Behavioral response times were calculated for emotional identification and emotional intensity perceptual measures, defined as the duration of time from feedback screen display to participant input. As patients were expected to show attenuated mimicry responses, we predicted that patients would show an inverse relationship between facial muscle amplitudes and behavioral response times, for specific emotion-muscle pairs. Specifically, that smaller zygomaticus responses for calm and happy trials would exhibit longer response times, and that attenuated corrugator supercilii and medial frontalis responses for sad, angry, and fearful trials would also show longer response times. These hypotheses were examined with separate two-tailed Pearson correlations. Mean response time values across all calm and happy trials for each participant were correlated with mean zygomaticus values for those trials, while mean response times across all sad, angry, and fearful trials for each participant were each correlated with mean EMG corrugator and mean EMG frontalis values for those trials. Participant response measures for emotional identification accuracy and ratings of emotional intensity were also analyzed (see Supplemental Data 1).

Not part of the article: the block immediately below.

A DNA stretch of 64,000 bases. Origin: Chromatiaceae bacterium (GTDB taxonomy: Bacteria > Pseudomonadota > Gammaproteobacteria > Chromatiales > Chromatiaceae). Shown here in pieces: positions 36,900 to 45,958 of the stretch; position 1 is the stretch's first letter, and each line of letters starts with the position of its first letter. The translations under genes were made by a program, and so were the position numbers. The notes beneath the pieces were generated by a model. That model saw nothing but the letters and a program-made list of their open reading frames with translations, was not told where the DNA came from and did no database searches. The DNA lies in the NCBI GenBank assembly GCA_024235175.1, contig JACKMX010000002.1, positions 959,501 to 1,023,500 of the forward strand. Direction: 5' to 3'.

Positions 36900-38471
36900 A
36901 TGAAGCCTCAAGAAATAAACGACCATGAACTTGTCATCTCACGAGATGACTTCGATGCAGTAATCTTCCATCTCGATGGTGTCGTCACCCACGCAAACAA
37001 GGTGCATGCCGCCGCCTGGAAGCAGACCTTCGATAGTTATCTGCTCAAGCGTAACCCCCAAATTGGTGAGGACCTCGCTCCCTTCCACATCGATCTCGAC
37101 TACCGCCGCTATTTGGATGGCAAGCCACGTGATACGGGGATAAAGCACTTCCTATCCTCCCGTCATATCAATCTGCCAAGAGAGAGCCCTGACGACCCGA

One control participant spoke quietly to themselves throughout the EMG recording session, despite instruction, and was excluded from the data prior to analysis. One patient exhibited dyskinesia in the forehead region. As the dyskinesia movements were restricted to the forehead region, and were not present in any other body region, the corrugator supercilii and medial frontalis data obtained from this patient were excluded prior to analysis.